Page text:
…Your very own beautiful character, Son of God.  You simply believed God Your Father.  You believed, without doubting.  You put Your trust in Him.  You rested in God without toiling anxiously or fabricating the salvation He purposed to reveal.  You were secure in Your Father’s love in which there could be no fear.  This… it was Your character.

Because You knew Your Father to be genuine.  True.  Faithful.  Honest.

We may not be there yet.  But Lord, we continue to look to you, and ask that you continue to reveal Yourself to us, and in us, till the character you are looking for is fully formed in us.

…Here’s a poem by an unknown author that echoes my heart in this.  I confess that I changed two words.  In the first verse I changed transient to glorious, and in the last verse I changed Till to Since.  A glimpse of the glory of God is surely not transient.  And it’s not necessary to wait till we die to lay our burden down and enter into rest.  It’s necessary only to believe.  It’s those who enter into the believing character of Christ who enter into rest.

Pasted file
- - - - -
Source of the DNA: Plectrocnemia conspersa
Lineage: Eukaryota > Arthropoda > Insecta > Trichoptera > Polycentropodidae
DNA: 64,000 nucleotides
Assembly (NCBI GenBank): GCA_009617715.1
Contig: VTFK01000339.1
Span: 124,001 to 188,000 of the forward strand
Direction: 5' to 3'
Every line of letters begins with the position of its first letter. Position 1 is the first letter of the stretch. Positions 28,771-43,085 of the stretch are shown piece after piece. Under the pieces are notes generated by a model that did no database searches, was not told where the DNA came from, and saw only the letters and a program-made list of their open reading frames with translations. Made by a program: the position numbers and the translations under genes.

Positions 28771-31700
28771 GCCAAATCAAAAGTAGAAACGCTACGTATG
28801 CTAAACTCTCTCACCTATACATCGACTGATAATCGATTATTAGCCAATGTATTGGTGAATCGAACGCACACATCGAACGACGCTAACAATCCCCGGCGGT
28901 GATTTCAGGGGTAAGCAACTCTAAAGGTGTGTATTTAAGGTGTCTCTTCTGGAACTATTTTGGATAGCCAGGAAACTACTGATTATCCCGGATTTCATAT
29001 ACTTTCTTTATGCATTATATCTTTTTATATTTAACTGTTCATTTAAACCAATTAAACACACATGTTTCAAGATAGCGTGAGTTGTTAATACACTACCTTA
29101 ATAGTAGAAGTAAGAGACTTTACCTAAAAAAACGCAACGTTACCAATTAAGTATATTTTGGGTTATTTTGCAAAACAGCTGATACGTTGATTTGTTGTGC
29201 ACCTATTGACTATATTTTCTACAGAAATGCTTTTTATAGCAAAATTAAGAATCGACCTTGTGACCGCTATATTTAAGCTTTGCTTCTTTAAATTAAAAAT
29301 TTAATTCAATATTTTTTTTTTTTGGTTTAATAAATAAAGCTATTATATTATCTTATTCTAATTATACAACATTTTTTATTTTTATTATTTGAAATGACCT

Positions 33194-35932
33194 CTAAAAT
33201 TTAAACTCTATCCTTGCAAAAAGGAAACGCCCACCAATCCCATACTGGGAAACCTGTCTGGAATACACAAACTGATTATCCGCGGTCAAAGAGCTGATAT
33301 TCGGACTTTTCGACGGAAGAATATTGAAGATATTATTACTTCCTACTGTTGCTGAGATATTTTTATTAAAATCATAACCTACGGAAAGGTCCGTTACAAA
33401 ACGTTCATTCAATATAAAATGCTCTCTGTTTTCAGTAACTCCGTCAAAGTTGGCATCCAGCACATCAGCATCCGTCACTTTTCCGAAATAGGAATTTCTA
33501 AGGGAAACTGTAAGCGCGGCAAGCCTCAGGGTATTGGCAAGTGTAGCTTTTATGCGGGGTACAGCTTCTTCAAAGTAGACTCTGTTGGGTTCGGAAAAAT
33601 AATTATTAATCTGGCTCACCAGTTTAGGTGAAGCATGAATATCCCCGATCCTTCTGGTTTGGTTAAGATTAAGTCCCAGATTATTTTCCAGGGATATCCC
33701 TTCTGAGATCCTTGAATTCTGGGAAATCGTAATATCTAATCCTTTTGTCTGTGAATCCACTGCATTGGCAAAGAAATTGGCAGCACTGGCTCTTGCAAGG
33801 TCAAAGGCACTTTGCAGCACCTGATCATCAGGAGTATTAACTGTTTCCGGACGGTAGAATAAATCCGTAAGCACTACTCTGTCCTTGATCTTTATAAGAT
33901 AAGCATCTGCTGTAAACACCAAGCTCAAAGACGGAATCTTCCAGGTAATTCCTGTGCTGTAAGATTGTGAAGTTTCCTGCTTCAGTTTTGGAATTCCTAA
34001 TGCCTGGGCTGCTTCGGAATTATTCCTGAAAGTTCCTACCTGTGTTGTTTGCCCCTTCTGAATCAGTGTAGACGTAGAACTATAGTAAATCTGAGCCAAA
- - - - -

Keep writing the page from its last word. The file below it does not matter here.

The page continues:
Show me Thy face—one glorious gleam
Of loveliness divine,
And I shall never think or dream
Of other love save Thine.
All lesser light will darken quite,
All lower glories wane,
The beautiful of earth will scarce
Seem beautiful again.

Show me Thy face—my faith and love
Shall henceforth fixèd be,
And nothing here have power to move
My soul’s serenity.
My life shall seem a trance, a dream,
And all I feel and see,
Illusive, visionary—Thou
The one reality!

Show me Thy face, I shall forget
The weary days of yore,
The fretting ghosts of vain regret
Shall haunt my soul no more.